LAGOS (Reuters) - A proposed $2.5 billion Eurobond to refinance some of Nigeria’s treasury bill portfolio will not increase its overall debt stock but will help lower cost, the Debt Management Office (DMO) said on Friday.
Proceeds from the bond sale would be converted to naira and used to redeem a more expensive local debt, thereby improving the government’s debt service ratio, the DMO said in a statement.
Finance Minister Kemi Adeosun said on Wednesday that the country plans to redeem 762.5 billion naira worth of treasury bills and that it would save government 64 billion naira each year after the refinancing is completed.
In January, the head of the debt office told Reuters the government would consider raising $2.5 billion through Eurobonds in the first quarter to refinance a portion of its domestic treasury bill portfolio at lower cost.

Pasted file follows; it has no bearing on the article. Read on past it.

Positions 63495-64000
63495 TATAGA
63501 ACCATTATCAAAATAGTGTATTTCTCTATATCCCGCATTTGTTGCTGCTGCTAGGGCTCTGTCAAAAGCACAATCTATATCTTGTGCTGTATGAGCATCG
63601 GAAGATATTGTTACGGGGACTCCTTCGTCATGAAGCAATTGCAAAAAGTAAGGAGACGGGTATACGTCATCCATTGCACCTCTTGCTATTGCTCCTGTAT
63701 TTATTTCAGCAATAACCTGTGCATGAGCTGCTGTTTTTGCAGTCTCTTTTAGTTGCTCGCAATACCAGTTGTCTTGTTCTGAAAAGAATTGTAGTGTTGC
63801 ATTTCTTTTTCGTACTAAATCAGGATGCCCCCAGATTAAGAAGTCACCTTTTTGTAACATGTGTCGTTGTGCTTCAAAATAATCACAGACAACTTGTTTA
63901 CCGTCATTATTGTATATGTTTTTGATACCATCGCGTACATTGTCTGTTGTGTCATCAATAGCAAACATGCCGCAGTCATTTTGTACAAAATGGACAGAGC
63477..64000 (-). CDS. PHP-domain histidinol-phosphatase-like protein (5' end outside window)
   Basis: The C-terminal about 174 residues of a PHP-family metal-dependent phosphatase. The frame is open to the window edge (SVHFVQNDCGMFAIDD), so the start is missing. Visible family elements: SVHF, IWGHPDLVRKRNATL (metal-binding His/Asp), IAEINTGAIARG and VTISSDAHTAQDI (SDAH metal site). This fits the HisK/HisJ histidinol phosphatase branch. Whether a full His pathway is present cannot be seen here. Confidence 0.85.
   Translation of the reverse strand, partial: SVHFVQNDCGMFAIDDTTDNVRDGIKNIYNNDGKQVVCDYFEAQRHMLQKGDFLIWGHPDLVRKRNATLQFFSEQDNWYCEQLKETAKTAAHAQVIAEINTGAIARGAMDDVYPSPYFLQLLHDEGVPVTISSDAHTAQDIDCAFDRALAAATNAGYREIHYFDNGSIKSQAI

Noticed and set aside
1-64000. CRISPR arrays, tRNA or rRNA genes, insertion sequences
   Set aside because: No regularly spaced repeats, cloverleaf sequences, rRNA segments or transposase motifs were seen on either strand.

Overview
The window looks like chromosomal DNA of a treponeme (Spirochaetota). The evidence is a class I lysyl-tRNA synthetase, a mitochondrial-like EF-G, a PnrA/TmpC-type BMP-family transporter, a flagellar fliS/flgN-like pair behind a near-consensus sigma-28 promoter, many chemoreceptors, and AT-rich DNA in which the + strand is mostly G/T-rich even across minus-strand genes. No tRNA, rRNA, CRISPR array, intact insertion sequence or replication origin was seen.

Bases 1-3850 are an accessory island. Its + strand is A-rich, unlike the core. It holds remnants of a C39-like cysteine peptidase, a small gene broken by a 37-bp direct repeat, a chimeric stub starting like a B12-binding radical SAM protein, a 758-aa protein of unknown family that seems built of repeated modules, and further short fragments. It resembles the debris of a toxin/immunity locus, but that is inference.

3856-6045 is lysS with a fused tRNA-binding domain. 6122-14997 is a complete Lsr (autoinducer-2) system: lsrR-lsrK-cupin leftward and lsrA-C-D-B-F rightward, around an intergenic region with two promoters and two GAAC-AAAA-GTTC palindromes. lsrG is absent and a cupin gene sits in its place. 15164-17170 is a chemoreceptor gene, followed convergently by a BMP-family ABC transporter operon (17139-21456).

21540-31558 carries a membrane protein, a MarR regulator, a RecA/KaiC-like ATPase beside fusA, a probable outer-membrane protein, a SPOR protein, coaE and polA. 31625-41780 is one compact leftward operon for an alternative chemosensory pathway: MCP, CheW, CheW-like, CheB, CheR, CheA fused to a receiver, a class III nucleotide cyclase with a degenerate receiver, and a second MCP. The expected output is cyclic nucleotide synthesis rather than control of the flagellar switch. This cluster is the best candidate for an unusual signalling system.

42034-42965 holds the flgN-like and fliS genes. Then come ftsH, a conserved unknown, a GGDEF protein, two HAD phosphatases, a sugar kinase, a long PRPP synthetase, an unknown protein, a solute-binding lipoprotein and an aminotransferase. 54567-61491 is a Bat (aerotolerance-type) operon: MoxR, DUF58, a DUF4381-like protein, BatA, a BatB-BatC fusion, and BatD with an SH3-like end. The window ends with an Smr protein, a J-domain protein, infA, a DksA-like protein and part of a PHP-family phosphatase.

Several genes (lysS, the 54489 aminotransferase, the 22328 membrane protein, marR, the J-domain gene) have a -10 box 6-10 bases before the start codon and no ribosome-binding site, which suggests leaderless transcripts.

Nigeria wants to refinance $3 billion worth of a local treasury bill portfolio of 2.7 trillion naira.
Eurobonds make up more than a fifth of Nigeria’s $15.35 billion foreign debt portfolio as of September and more than half of interest paid in the third quarter. Total domestic debt stood at 15.68 trillion naira by September.
The West African country wants to switch its borrowing mix so that foreign loans account for up to 40 percent of its total debt portfolio by 2019, from about 25 percent, to lower its funding costs and lengthen the repayment period, the DMO said.
Nigeria has reappointed the banks that handled its last Eurobond sale - Citigroup, Stanbic IBTC Bank and Standard Chartered Bank - for the new bond sale.
Reporting by Chijioke Ohuocha; Editing by Peter Graff